If your new H-1B employer has agreed to sponsor your future green card application, you may wish to request that the sponsorship is included in your employment contract. For additional information about negotiating green card sponsorship with an H-1B employer, see How Do I Ask Prospective H-1B Employers Whether They'll Sponsor Me for a Green Card?
During contract negotiations, you should determine whether the company hiring you will cover the costs of all or some of the stages of the green card process including all filing fees, attorney's fees, any applications for your immediate family, and your medical examinations.
There are normally three stages of the employment-based green card process: PERM, immigrant petition, and green card application. Depending on circumstances, some applicants are able to skip the PERM process, but for the purposes of this article, let's assume that it's included.
One important factor to consider is that the hiring company is legally required to cover certain costs of the immigrant petition, and is prohibited by law from passing those costs on to you as the employee. An employer must pay all costs associated with the PERM process. The employer is not required to cover the costs of the immigrant petition or the green card application, but many companies opt to cover these expenses anyway.
There are some common contractual provisions that employers may want to include with green card sponsorship. If the employer is unfamiliar with your work product or uncertain of the value you will add to the company, it might want to make green card sponsorship conditional on good employee reviews over a designated number of quarters or years.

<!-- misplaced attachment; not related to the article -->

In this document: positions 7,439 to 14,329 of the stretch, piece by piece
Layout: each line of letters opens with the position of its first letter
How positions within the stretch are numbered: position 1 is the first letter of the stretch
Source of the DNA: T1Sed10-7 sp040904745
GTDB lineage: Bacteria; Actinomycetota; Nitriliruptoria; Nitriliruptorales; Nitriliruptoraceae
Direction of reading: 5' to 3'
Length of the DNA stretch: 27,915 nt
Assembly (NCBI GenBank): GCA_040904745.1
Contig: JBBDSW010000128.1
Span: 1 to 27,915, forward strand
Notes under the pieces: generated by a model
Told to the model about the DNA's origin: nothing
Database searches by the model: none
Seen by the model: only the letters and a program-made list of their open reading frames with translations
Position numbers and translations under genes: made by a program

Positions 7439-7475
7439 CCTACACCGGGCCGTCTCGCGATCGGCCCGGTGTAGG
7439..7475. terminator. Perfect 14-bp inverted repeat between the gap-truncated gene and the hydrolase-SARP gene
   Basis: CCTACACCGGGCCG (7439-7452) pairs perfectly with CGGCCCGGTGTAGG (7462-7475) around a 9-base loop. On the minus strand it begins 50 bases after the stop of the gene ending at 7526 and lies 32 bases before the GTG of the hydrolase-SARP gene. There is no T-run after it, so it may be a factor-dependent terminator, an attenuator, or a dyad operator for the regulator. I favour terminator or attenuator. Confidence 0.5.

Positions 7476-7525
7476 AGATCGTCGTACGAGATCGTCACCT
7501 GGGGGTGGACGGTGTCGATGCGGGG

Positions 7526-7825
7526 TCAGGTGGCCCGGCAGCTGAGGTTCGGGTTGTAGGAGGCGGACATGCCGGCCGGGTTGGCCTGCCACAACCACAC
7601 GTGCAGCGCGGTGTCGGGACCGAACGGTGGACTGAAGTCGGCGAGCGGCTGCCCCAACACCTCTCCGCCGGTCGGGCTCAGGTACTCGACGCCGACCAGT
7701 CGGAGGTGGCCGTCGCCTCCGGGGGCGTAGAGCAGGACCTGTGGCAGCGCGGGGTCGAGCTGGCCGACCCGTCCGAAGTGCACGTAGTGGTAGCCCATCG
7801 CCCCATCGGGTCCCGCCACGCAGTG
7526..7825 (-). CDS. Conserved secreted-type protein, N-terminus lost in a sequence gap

When negotiating the number of quarters or years before sponsorship, take a look at how many of the six years of H-1B validity you have left. If you wait too long to start the green card process, you may lose your H-1B status before you have permanent residence, resulting in a gap in employment authorization. Additional information on this topic is available in How Do I Ask Prospective H-1B Employers Whether They'll Sponsor Me for a Green Card?
The company may also include a provision in the contract saying that if you leave the job within a short period of time after receiving your green card, you would have to reimburse the company for a portion of the green card costs and fees.
Part of the calculation during employment negotiations is the long-term future value that you will bring to the company versus the costs of the green card process. If you leave the company soon after receiving your green card, the company would be losing the value that it relied on when signing the contract, and therefore would want to be reimbursed for expenses.
If the company includes a reimbursement provision, it cannot require you to reimburse the company for any costs associated with the PERM process, according to the legal obligations described above.